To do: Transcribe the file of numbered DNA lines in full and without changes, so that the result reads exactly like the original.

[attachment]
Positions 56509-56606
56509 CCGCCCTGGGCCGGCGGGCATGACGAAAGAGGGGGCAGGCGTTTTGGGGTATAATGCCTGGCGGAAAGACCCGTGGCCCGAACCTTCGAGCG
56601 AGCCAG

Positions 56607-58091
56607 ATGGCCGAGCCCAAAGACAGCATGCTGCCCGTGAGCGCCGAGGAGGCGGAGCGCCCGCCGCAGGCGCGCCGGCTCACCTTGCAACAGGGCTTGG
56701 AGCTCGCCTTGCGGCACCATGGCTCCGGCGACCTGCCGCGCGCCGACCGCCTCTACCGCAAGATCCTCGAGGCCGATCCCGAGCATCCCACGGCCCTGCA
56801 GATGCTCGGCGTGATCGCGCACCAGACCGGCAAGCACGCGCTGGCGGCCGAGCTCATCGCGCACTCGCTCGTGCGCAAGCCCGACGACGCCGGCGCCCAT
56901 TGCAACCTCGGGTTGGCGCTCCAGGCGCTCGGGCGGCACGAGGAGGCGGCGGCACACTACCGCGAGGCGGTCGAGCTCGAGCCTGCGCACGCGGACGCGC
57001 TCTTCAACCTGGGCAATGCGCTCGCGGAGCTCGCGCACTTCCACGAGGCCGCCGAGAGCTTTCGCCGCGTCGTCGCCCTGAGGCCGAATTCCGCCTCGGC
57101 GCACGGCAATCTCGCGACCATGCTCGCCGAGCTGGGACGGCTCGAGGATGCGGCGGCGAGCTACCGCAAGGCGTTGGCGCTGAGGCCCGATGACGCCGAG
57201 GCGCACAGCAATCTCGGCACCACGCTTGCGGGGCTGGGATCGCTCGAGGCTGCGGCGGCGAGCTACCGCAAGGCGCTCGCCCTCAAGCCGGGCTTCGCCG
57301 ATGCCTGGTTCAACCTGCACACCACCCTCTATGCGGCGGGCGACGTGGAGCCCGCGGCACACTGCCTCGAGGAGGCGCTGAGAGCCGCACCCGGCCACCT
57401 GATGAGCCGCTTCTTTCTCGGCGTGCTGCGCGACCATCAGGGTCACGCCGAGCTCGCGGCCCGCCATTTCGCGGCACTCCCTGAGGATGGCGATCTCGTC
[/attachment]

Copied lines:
Positions 56509-56606
56509 CCGCCCTGGGCCGGCGGGCATGACGAAAGAGGGGGCAGGCGTTTTGGGGTATAATGCCTGGCGGAAAGACCCGTGGCCCGAACCTTCGAGCG
56601 AGCCAG

Positions 56607-58091
56607 ATGGCCGAGCCCAAAGACAGCATGCTGCCCGTGAGCGCCGAGGAGGCGGAGCGCCCGCCGCAGGCGCGCCGGCTCACCTTGCAACAGGGCTTGG
56701 AGCTCGCCTTGCGGCACCATGGCTCCGGCGACCTGCCGCGCGCCGACCGCCTCTACCGCAAGATCCTCGAGGCCGATCCCGAGCATCCCACGGCCCTGCA
56801 GATGCTCGGCGTGATCGCGCACCAGACCGGCAAGCACGCGCTGGCGGCCGAGCTCATCGCGCACTCGCTCGTGCGCAAGCCCGACGACGCCGGCGCCCAT
56901 TGCAACCTCGGGTTGGCGCTCCAGGCGCTCGGGCGGCACGAGGAGGCGGCGGCACACTACCGCGAGGCGGTCGAGCTCGAGCCTGCGCACGCGGACGCGC
57001 TCTTCAACCTGGGCAATGCGCTCGCGGAGCTCGCGCACTTCCACGAGGCCGCCGAGAGCTTTCGCCGCGTCGTCGCCCTGAGGCCGAATTCCGCCTCGGC
57101 GCACGGCAATCTCGCGACCATGCTCGCCGAGCTGGGACGGCTCGAGGATGCGGCGGCGAGCTACCGCAAGGCGTTGGCGCTGAGGCCCGATGACGCCGAG
57201 GCGCACAGCAATCTCGGCACCACGCTTGCGGGGCTGGGATCGCTCGAGGCTGCGGCGGCGAGCTACCGCAAGGCGCTCGCCCTCAAGCCGGGCTTCGCCG
57301 ATGCCTGGTTCAACCTGCACACCACCCTCTATGCGGCGGGCGACGTGGAGCCCGCGGCACACTGCCTCGAGGAGGCGCTGAGAGCCGCACCCGGCCACCT
57401 GATGAGCCGCTTCTTTCTCGGCGTGCTGCGCGACCATCAGGGTCACGCCGAGCTCGCGGCCCGCCATTTCGCGGCACTCCCTGAGGATGGCGATCTCGTC